*Black Holes and Extra Dimensions*was aimed at masters level students, of which, there was only one in the audience :( However it was a nice talk, and somewhat of a black hole history lesson and worth describing here. Lubos Motl has a report of a very similar talk by Reall which you can find here.

Harvey began by describing the "Golden Age" (so named by Kip Thorne) of black hole research which began in 1963 with the discovery of the Kerr solution, and supposedly lasted until 1973 when the macroscopic black hole entropy formula was discovered by Hawking. The two main achievements of the "age" according to Reall were:

1. The black hole uniqueness theoremsThe uniqueness theorems (for more information you can read David Robinson's "

2. Black hole thermodynamics

*Four decades of black hole uniqueness theorems*")in 4 dimensions are twofold; there are separate proofs for the non-rotating and the rotating vacuum solutions. The non-rotating solution is due to Werner Israel (1967) and a more recent proof by Bunting and Masood-ul-Alam (1987) and shows that the only non-rotating, equilibrium solution is the Schwarzschild solution (1917). The only rotating, equilibrium solution is the Kerr solution (1963) as shown by Carter (1971), Hawking (1972) and Robinson (1975). These solutions are described by one (M) and two (M,J) parameters respectively. Generalisations to include the Maxwell field also exist (the Kerr-Newman solution).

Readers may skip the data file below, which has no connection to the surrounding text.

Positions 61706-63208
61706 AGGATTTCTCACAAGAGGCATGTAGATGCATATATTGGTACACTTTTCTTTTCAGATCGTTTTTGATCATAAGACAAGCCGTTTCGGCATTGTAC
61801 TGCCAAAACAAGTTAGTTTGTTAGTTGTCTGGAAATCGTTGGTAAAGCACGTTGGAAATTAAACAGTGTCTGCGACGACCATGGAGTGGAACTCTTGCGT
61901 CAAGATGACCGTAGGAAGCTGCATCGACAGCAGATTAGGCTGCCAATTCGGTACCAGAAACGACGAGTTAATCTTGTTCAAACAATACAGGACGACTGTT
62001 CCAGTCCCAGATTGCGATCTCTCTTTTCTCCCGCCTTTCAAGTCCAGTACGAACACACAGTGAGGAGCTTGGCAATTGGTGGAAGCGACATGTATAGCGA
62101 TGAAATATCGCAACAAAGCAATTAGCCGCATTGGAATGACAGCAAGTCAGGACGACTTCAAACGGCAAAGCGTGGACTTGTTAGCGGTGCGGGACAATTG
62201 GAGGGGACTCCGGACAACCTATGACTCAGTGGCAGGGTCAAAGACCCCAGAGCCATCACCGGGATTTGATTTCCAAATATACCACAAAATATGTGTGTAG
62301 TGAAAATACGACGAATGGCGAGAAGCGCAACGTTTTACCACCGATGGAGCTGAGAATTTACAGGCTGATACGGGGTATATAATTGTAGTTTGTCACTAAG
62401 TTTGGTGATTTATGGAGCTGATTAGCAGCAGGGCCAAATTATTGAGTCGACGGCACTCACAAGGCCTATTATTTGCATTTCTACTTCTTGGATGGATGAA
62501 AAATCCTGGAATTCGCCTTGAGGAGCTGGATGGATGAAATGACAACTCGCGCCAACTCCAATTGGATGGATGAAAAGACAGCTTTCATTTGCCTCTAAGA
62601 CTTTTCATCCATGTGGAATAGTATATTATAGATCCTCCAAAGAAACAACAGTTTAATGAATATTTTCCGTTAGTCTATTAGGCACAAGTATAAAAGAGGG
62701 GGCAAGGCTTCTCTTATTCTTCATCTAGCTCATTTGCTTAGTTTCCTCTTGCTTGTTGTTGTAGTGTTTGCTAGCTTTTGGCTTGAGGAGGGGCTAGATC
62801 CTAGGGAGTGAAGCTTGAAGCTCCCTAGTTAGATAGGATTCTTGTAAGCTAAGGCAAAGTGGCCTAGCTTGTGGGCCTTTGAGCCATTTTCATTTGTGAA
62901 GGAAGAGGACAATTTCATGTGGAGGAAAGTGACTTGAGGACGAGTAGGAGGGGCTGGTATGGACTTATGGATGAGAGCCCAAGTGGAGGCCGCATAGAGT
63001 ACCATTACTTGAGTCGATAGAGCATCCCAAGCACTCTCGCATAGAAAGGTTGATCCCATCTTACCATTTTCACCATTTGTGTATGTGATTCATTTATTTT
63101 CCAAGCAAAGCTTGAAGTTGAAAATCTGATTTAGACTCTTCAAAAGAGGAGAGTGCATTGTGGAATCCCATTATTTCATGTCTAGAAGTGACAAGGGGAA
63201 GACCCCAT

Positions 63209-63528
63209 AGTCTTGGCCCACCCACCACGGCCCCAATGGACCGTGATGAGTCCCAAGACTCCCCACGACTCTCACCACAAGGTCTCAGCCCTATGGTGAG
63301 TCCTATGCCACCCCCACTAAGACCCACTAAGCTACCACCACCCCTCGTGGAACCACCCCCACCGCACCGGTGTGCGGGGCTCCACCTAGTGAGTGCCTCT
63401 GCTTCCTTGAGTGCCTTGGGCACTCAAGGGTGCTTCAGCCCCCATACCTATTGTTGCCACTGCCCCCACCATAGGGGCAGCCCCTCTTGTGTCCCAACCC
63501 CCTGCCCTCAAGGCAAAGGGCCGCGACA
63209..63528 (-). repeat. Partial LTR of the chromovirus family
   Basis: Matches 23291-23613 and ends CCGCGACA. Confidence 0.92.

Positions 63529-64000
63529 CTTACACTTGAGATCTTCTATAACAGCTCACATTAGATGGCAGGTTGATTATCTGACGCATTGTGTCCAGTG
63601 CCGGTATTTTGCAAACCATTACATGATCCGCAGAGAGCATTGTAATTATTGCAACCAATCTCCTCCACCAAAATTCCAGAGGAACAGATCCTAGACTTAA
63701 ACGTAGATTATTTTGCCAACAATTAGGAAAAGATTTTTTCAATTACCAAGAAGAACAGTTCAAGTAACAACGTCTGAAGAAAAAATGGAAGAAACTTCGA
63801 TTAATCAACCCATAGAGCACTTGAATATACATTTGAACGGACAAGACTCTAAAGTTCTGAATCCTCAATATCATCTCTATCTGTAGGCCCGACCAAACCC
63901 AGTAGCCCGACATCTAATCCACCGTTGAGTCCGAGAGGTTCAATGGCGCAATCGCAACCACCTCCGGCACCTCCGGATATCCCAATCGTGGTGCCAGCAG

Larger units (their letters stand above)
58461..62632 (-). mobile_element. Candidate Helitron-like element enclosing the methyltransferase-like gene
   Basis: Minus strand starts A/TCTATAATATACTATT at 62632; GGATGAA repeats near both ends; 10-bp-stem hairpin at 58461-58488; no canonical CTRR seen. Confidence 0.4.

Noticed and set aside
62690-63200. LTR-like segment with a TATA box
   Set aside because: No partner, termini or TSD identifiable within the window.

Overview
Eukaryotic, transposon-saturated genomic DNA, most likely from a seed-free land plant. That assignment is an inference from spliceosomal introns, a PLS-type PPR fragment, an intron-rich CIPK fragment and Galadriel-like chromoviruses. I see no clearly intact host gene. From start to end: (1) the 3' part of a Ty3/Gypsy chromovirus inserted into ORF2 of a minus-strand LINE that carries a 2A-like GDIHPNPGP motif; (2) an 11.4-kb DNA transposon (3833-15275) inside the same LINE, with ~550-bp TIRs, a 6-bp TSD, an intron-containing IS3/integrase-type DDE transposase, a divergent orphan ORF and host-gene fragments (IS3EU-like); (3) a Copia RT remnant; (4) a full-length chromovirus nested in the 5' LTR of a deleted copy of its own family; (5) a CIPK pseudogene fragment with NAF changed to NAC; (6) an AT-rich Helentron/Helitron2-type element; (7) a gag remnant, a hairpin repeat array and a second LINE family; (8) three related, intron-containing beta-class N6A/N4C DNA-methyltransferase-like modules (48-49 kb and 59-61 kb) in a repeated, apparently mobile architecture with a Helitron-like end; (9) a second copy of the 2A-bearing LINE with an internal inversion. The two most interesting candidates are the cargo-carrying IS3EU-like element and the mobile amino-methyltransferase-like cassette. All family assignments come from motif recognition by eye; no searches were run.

Reall spent some time motivating the consideration of extra dimensions. For those interested in string theory he simply said that it is, in his opinion, the best candidate for a theory of quantum gravity. He justified this by saying that the entropy macroscopic entropy formula is the

*only*experimental data that we have for quantum gravity and that microscopic count of entropic degrees of freedom gives matching numbers. For those not so convinced by string theory Reall offered the AdS/CFT (Maldacena 1997) or as he called it the Gauge/Gravity correspondence. The gauge/gravity correspondence was described for the case of a 5D gravity theory in the interior of the cylinder (shown right) being equivalent to a 4D gauge theory on the curved surface of the cylinder - the edge of the cylinder is at infinity by some clever choice of coordinates and three dimensions have been suppressed out of respect for our 4 dimensional universe. In short Reall pointed out that some 4D gauge theories are equivalent to 5D gravitational theories and so we may learn more about QCD calculations by looking at higher dimensional theories.

Reall then moved on to talk about constructing 5D solutions from the known 4D solutions. He began with the black string which was constructed by adding an extra flat dimension to the Ricci flat 4D Schwarzschild solution: This is the black string, it is infinitely long and so has infinite energy. To avoid this we compactify the z direction by identifying z~z+2/piR, the geometry is changed to 4D Minkowski space crossed with a circle. Reall told us that the Black string This is the black string, it is infinitely long and so has infinite energy. To avoid this we compactify the z direction by identifying z~z+2/piR, the geometry is changed to 4D Minkowski space crossed with a circle. Reall told us that the Black string is classically unstable when the radius of compactification, R, is greater than 2M. This is the so-called Gregory-Laflamme instability (1993) and it's endpoint is unknown. However Horowitz and Maeda (2001) conjectured that the endpoint was the non-uniform black string, which has a sine-wave distortion of the event horizon as it moves through its z coordinate. Toby Wiseman showed that these exist using a numerical approach in 2002. The downside is that they lead to decreasing entropy, which is unrealistic!